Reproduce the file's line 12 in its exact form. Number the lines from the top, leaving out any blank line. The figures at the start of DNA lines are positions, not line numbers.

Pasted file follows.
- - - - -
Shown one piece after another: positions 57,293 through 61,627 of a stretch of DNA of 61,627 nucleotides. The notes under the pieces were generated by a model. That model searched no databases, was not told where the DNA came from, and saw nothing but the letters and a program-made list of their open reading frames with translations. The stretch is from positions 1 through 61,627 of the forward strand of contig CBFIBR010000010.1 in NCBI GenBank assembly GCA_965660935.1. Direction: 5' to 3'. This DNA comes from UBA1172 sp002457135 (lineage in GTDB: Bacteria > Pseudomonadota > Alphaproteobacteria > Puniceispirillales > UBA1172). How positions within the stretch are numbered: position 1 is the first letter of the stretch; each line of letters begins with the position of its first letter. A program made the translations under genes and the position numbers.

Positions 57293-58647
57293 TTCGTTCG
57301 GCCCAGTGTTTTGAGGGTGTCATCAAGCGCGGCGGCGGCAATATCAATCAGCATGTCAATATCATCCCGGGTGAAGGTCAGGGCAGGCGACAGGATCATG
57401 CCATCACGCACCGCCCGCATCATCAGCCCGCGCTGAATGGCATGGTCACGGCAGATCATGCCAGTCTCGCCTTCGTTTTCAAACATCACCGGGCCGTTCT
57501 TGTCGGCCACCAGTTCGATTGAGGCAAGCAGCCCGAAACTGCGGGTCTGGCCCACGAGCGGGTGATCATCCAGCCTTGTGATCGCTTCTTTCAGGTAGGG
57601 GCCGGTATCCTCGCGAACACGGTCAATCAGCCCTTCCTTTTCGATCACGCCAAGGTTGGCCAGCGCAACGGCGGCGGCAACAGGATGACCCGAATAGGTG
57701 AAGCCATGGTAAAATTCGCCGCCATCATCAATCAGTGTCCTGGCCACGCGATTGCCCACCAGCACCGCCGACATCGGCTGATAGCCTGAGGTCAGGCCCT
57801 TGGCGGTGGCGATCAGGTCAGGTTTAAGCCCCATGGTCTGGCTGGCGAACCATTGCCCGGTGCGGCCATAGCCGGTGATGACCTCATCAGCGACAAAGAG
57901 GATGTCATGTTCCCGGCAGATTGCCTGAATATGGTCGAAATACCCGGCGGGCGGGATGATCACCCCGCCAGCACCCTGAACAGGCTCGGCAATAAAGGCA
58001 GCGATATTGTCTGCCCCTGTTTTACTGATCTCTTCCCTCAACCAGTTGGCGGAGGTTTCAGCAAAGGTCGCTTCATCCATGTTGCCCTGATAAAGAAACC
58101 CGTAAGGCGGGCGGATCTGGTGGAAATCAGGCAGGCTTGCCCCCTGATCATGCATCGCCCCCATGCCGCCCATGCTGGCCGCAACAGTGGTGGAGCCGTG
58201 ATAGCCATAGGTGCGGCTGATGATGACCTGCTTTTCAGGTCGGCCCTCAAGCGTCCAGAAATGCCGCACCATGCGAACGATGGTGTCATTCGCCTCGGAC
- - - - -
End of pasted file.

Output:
58101 CGTAAGGCGGGCGGATCTGGTGGAAATCAGGCAGGCTTGCCCCCTGATCATGCATCGCCCCCATGCCGCCCATGCTGGCCGCAACAGTGGTGGAGCCGTG